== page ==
Bava Batra, Chapter Ten, Mishnah Six



Mishnah six discusses a loan document that has been erased and one that has been partially repaid.


Mishnah Six

1)                     If a man’s debt document was erased, he must have witnesses testify with regards to the loan, and come before the court to make this attestation: “So and so, the son of so and so, his debt document was erased on such and such a day, and so and so and so and so are his witnesses.”

2)                     If a man had paid part of his debt, Rabbi Judah says:  “He should exchange the debt document for a new one.”

a)                                           Rabbi Yose says:  “He should write a receipt.”

b)                                          Rabbi Judah said:  “It turns out that this one (the debtor) will have to guard his receipt from mice.”

c)                                           Rabbi Yose said to him:  “That’s good for him, as long as the rights of the other (the creditor) have not been damaged.



Section one:  If a creditor’s debt document was damaged, for instance through water, he needs to bring to the court witnesses to testify to the original loan.  The court will then draw up a new document which he will subsequently be able to use to recover his loan.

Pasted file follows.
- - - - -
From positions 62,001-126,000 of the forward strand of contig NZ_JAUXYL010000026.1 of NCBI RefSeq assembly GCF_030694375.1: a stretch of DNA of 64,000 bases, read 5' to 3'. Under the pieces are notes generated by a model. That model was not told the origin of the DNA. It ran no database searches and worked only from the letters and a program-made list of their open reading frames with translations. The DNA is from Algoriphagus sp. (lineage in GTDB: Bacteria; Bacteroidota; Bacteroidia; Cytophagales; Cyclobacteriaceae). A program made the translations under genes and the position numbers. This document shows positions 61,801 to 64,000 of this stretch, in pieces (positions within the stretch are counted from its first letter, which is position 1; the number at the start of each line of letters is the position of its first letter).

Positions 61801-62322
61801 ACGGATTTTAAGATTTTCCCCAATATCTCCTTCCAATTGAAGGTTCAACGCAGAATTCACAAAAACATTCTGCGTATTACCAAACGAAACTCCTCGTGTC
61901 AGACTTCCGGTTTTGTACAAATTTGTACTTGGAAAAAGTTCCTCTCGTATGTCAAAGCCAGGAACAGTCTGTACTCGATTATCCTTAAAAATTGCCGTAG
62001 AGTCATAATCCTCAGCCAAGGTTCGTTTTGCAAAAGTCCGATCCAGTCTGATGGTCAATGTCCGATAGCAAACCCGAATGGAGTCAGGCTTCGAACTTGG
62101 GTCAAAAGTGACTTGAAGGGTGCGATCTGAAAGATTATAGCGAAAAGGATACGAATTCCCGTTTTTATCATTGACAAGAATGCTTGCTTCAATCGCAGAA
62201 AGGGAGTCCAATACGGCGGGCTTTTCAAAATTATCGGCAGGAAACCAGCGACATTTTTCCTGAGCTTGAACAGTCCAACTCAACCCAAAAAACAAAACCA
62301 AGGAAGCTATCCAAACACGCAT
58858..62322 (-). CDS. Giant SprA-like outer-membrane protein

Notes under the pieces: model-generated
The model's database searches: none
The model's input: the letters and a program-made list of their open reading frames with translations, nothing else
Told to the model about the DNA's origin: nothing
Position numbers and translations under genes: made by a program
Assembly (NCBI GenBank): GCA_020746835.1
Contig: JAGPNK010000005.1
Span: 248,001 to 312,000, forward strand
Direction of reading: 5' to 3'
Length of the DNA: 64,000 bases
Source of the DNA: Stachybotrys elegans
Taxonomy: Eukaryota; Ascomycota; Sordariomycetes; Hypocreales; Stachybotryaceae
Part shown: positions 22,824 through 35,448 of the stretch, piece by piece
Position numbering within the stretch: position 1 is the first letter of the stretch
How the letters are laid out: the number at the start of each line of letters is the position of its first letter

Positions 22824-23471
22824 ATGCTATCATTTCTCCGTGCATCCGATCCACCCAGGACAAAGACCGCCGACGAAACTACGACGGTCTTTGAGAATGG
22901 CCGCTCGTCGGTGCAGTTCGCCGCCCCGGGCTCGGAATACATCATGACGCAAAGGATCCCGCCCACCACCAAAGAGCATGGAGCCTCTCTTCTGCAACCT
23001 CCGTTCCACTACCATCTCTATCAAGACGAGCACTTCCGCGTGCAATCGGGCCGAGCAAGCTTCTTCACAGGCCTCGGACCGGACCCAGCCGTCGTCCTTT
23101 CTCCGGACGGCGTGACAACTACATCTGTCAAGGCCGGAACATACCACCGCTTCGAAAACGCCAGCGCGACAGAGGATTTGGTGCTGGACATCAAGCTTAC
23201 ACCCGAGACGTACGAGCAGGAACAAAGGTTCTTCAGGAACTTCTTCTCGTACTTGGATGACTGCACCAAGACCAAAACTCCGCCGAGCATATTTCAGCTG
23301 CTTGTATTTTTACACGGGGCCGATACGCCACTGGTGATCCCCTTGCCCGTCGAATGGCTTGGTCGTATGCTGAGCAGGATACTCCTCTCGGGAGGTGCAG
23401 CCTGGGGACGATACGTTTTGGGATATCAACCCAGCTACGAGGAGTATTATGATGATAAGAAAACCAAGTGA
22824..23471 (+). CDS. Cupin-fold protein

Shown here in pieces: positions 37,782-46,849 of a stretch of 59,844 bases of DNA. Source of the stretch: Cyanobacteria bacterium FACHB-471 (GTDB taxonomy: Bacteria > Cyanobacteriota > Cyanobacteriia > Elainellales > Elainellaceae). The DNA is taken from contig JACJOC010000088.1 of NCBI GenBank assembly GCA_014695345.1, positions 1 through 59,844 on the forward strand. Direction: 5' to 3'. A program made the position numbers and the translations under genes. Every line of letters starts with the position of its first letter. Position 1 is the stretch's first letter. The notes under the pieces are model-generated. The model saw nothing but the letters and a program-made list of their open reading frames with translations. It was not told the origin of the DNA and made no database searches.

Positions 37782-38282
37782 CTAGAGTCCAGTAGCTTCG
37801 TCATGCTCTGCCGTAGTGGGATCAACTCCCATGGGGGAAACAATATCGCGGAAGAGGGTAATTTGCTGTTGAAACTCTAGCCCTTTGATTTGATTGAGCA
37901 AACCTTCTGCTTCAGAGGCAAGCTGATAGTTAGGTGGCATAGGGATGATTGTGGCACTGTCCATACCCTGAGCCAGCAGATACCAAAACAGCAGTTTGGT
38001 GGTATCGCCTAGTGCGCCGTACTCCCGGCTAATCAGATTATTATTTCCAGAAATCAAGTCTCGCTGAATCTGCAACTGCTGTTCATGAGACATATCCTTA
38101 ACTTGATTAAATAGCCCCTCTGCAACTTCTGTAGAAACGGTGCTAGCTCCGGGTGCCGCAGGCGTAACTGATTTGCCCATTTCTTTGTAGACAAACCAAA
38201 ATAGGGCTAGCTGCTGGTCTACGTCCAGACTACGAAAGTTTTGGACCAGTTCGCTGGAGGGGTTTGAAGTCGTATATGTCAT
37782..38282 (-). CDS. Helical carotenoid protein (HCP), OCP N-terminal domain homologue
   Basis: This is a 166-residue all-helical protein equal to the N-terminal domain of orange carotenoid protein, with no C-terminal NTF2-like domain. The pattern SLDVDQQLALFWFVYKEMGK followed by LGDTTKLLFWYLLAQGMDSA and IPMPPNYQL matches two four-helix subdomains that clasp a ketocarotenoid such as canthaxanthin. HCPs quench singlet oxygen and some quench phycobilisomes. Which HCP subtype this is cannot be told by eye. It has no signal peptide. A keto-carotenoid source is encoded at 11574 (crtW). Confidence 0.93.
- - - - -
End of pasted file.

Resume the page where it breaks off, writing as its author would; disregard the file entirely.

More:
Section two:  We mentioned in the previous mishnah the problem created when a man pays back part of his loan.  In this mishnah two other solutions are offered.  Rabbi Judah says that a new loan document should be written.  Rabbi Yose says that the creditor should write a receipt.  Rabbi Judah tells Rabbi Yose that the problem with writing a receipt is that the debtor will have to guard it from being eaten by mice.  If the debtor loses the receipt the creditor will be able to fully collect the debt.  (Normally when a person pays back a debt the document would be torn up so that it would not be used again.)  Rabbi Yose says that his solution (writing a receipt) is better because writing a new document will damage the rights of the creditor.  The rights referred to here are the lien that exists on the creditors property.  The lien is effective from the day that is written on the document.  In other words any property owned by the debtor on the day mentioned in the debt document has on it a lien and therefore the creditor could collect that property should the debtor default.  If between the day on which the original document was written and the day of the rewriting, the debtor has lost property, a later date on the document will damage the creditor’s ability to collect on his loan.


Questions for Further Thought:

·                      Is there any consistency in the opinions of Rabbi Yose and Rabbi Judah as they appear in this mishnah and in the previous one?

·                      Why is Rabbi Judah concerned that a debtor will lose his receipt but evidently not concerned that a creditor will lose the debt document?